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I was wondering if there is a way to save my Subversion password when doing svn operations from the console. The console is the only option that I have. When I try to do any Subversion action, e.g. svn commit, it prompts for the account password every time. Is there a way to save this password somehow so that I don't have to retype it every time?

1

17 Answers 17

122

In ~/.subversion/config, you probably have store-passwords = no. Change it to yes (or just comment it out because it defaults to yes), and the next time you give Subversion your password it should save it.

You might want to ensure that the owner and permissions of ~/.subversion/config are correct (no public or group access; 600).

11
  • I can't find this file in Red Hat Linux 2.6.18. any idea where it could be ?
    – Ish
    Aug 4, 2011 at 18:49
  • 3
    @Ish You might need to make it if it doesn't already exist; I think SVN looks there in all distros Aug 4, 2011 at 19:23
  • 6
    +1, After creating file /etc/subversion/config system work as expected. Thanks
    – Ish
    Aug 4, 2011 at 20:05
  • 23
    @Seven Better yet, just write a new answer that's more up-to-date. (The store-passwords option in config is now deprecated, according to some default comments I found in my config file; it has been replaced by the same option in servers.) Sep 9, 2014 at 23:24
  • 1
    This answer is obsolete since Subversion 1.12. Try the official "manually save password" workaround instead.
    – Igor
    May 13, 2023 at 12:32
55

It depends on the protocol you're using. If you're using SVN + SSH, the SVN client can't save your password because it never touches it - the SSH client prompts you for it directly. In this case, you can use an SSH key and ssh-agent to avoid the constant prompts. If you're using the svnserve protocol or HTTP(S), then the SSH client is handling your password and can save it.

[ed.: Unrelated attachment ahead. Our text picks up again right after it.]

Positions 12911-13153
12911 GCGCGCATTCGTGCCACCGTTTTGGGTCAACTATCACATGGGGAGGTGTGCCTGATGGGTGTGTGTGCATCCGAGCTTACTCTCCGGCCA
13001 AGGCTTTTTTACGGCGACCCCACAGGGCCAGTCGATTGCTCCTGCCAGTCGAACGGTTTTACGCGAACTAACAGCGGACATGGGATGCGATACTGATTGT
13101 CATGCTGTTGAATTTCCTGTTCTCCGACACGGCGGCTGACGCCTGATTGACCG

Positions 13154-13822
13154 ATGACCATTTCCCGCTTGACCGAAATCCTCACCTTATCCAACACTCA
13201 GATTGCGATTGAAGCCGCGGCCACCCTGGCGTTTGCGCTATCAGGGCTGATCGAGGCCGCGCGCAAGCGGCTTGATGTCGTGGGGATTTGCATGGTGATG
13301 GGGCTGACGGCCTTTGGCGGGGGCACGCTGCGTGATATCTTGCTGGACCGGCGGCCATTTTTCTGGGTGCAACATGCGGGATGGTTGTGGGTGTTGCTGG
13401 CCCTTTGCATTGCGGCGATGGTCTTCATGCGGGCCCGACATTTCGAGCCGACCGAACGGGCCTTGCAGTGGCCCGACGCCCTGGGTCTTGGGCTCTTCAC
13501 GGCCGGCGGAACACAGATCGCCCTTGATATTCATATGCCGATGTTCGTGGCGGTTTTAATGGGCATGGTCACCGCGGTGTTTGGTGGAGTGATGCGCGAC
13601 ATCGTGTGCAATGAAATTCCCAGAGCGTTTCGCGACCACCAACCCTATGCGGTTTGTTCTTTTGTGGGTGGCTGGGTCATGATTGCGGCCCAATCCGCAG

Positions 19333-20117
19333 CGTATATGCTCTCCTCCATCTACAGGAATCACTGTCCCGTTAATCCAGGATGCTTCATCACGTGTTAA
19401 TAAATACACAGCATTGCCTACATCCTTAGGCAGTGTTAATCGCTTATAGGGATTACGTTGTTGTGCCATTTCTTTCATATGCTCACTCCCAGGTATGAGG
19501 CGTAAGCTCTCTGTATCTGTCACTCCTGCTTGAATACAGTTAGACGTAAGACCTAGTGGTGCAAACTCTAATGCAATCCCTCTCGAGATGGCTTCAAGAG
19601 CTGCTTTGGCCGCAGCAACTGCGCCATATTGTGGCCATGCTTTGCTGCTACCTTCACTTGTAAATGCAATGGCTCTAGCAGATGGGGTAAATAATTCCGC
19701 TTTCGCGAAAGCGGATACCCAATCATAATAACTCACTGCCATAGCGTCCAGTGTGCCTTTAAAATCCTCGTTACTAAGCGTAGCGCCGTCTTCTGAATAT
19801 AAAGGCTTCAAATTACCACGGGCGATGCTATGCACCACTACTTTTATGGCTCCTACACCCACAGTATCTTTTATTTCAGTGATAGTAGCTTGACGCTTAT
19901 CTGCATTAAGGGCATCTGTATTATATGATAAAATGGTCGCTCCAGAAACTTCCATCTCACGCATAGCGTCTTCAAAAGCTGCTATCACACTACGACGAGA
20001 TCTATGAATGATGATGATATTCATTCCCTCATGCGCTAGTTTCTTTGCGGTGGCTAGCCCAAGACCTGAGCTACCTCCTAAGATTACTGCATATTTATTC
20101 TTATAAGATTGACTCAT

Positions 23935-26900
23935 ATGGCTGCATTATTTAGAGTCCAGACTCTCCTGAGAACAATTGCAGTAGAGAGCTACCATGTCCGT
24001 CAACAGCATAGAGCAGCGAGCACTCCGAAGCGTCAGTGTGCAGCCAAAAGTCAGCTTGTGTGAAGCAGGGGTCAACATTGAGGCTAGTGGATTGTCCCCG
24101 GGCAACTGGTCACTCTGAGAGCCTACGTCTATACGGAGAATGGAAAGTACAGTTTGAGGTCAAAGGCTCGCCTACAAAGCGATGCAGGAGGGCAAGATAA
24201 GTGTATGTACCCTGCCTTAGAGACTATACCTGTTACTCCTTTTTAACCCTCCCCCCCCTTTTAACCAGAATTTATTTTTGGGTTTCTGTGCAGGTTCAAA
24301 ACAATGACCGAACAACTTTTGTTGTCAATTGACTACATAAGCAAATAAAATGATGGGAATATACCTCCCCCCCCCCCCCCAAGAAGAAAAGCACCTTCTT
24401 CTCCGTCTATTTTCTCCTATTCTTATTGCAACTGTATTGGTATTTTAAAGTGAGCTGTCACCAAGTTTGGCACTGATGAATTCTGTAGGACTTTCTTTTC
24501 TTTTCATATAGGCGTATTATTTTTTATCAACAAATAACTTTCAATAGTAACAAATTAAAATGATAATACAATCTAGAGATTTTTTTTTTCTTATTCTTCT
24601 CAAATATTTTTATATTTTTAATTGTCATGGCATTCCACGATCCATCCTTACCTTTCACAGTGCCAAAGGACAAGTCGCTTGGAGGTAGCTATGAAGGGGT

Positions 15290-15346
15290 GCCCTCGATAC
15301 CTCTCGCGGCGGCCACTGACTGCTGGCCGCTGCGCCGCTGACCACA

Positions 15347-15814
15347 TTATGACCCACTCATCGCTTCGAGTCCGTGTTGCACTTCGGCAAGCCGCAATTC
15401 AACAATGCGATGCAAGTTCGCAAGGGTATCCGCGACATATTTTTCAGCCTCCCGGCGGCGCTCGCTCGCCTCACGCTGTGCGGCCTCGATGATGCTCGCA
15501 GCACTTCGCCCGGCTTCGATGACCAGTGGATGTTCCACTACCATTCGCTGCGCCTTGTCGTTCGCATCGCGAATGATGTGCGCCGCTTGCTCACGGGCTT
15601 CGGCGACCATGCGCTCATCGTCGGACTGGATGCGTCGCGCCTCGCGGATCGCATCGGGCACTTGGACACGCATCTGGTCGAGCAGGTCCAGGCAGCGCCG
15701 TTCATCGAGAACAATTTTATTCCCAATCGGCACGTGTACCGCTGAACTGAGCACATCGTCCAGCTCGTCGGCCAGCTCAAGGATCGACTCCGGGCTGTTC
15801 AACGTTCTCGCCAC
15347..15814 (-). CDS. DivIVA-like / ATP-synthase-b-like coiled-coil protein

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  • 4
    +1 I have this exact problem - svn+ssh always, always asks me for a password. Outside of a sharing a public key, is there a way to avoid this? I have tried ssh-agent, but with no luck. Mar 7, 2012 at 22:30
  • @MichaelMikowski Seems SSH password cannot be saved to config for automatic login. You can create a new key-pair for it, store the location of the private key to .ssh/config, append the public key to SVN server.
    – lk_vc
    Oct 8, 2014 at 12:49
36

Try clearing your .subversion folder in your home directory and try to commit again. It should prompt you for your password and then ask you if you would like to save the password.

6
  • You mean the .subversion folder instead!
    – khmarbaise
    May 24, 2010 at 18:28
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    I had the same problem. I didn't have any of the store-password settings set to "no" in my config or servers file, but this worked.
    – Bob B
    Jul 19, 2012 at 17:01
  • 1
    I was trying to change all kinds of settings to no avail. The only thing that ultimately solved this issue was indeed to delete the .subversion folder. Dec 18, 2012 at 14:29
  • This worked for me as well. Interestingly, it stored the password inside ~/.subversion/auth/svn.simple folder for me.
    – Chetan
    Apr 16, 2013 at 21:00
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    This did it for me as well, but I watched to see what the difference was — and it turned out to be ownership of the .subversion directory and its files. After transferring data from another machine, this directory somehow ended up owned by root, when it should be owned by me. Removing the directory and letting svn recreate it fixed the problem (but chown probably would have fixed it just as well).
    – Joe Strout
    Feb 28, 2018 at 15:47
26

Saving plaintext passwords was intentionally disabled in svn starting from version 1.12. There's no configuration key to re-enable this feature. The only way to make Subversion save your password as a plain text is to enable it at the compile time.

However, Subversion is still able to read the plaintext passwords.
And there's an official script to manually save your password as a plain text.

  1. Consider removing any edits from ~/.subversion/config and ~/.subversion/servers. Just remove both files if in doubt.
  2. Use your svn server at least once (e.g. checkout something).
    Verify and permanantly accept the server server certificate fingerprint, if asked.